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How to cat proof a garden

(13 Posts)
Pets123 Sat 07-May-16 19:01:50

After my ct getting hit by a car last week, I want to cat proof my garden so nothing happens to the other one, how do I make it so as to ensure my cat can't get out?

Wolfiefan Sat 07-May-16 19:02:51

I believe there are companies who do it for you. Did you want that or did you want to DIY? I'm sorry about your cat.

Oldraver Sat 07-May-16 23:34:17

I think there is a company called protectapet that will do it (at greta cost) or you can buy stuff and DIY.

Also if you look at their method you could DIY it...there are a few videos on YouTube. I believe someone used hanging basket hangers...the ones that have a bit that goes at 45 degrees to support the net

Oldraver Sat 07-May-16 23:47:25

The DIY ones are all fucking ugly though

ElegantDream Sun 08-May-16 09:52:59

We used Securacat. I've been really happy with them - personally, I think they are one of the better quality ones out there. For a smallish garden they do a kit for under £200 if you want to diy it. They will also fit it for you.

ElegantDream Sun 08-May-16 09:58:03

Securacat website

Foxyspook Sun 08-May-16 20:38:22

I have been looking at this. Securacat and protectapet have both been very helpful. Securacat cheaper - just depends how straightforward the boundaries are...mine are difficult.

ElegantDream Sun 08-May-16 20:58:17

What makes yours difficult? We had lots of trees, but managed it smile

Disneyddog Sun 08-May-16 21:27:09

Are they any good at keeping cats OUT rather than in? We have a greyhound and I worry in case a cat cones into our garden when she's in it!

ElegantDream Sun 08-May-16 21:34:32

We haven't had a visitor into the garden since we put it up. I'm really happy about that.

I have to say that it's not guaranteed to be perfect. We were told that if they do get in, they can't find a way out and get trapped, therefore they learn not to come back. You wouldn't want a cat trapped in (or any other animal).

I have watched the cats that used to come into the garden try and get it, but they haven't managed (it's too high a jump to jump over and they don't like to walk on the netting).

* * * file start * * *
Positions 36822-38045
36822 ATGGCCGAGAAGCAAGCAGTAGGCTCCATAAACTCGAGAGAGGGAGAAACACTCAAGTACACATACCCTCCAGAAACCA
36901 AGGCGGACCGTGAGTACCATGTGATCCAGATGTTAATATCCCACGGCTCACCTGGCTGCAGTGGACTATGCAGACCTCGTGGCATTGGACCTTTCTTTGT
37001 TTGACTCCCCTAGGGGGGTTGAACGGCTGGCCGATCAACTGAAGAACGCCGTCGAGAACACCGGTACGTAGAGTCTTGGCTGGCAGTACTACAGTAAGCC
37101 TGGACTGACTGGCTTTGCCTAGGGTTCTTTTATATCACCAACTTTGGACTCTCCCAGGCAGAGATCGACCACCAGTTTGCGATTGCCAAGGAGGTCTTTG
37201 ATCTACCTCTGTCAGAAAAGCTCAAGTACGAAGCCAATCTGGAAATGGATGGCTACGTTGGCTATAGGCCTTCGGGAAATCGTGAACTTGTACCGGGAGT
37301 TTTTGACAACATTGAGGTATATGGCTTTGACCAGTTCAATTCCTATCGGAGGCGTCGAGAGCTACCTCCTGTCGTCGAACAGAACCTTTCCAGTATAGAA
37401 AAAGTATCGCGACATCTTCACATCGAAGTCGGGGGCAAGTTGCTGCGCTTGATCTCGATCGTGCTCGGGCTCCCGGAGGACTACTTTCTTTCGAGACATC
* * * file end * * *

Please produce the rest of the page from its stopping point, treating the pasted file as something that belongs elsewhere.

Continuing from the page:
Most people I've spoken to said tha animals are kept away.

Foxyspook Sun 08-May-16 22:17:04

Just that I am very bad at DIY and the garden has lots of different boundaries including low roofs and double gates and large bushes and trees!

ElegantDream Sun 08-May-16 22:43:35

DIY: it's really not that bad - as long as you have a drill with s screwdriver attachment.

Trees: I had to be prepared to cut back more than expected - you need to get back to a single trunk, if possible until above the netting, then the tree can go through the netting.

Honestly, I thought I couldn't do it, but once started, it's ok.

How low are the roofs? They said 5' high minimum, but 6' is better.

I don't regret cutting back the garden. It's such a relief knowing my cat is safely contained. She's spent the entire day outside today. I don't need to worry about cars/ getting lost/ dogs etc.

I think all companies offer fitting as well, but cost is dependent on where you are based.

ElegantDream Sun 08-May-16 22:46:42

Double gates - you put a wooden baton over the top and the netting attaches to this. An arched gate would be difficult, but not a level top.

I ended up sectioning off one area of the garden - just a small area but that would have been hard to cat proof (not impossible). It was just easier.

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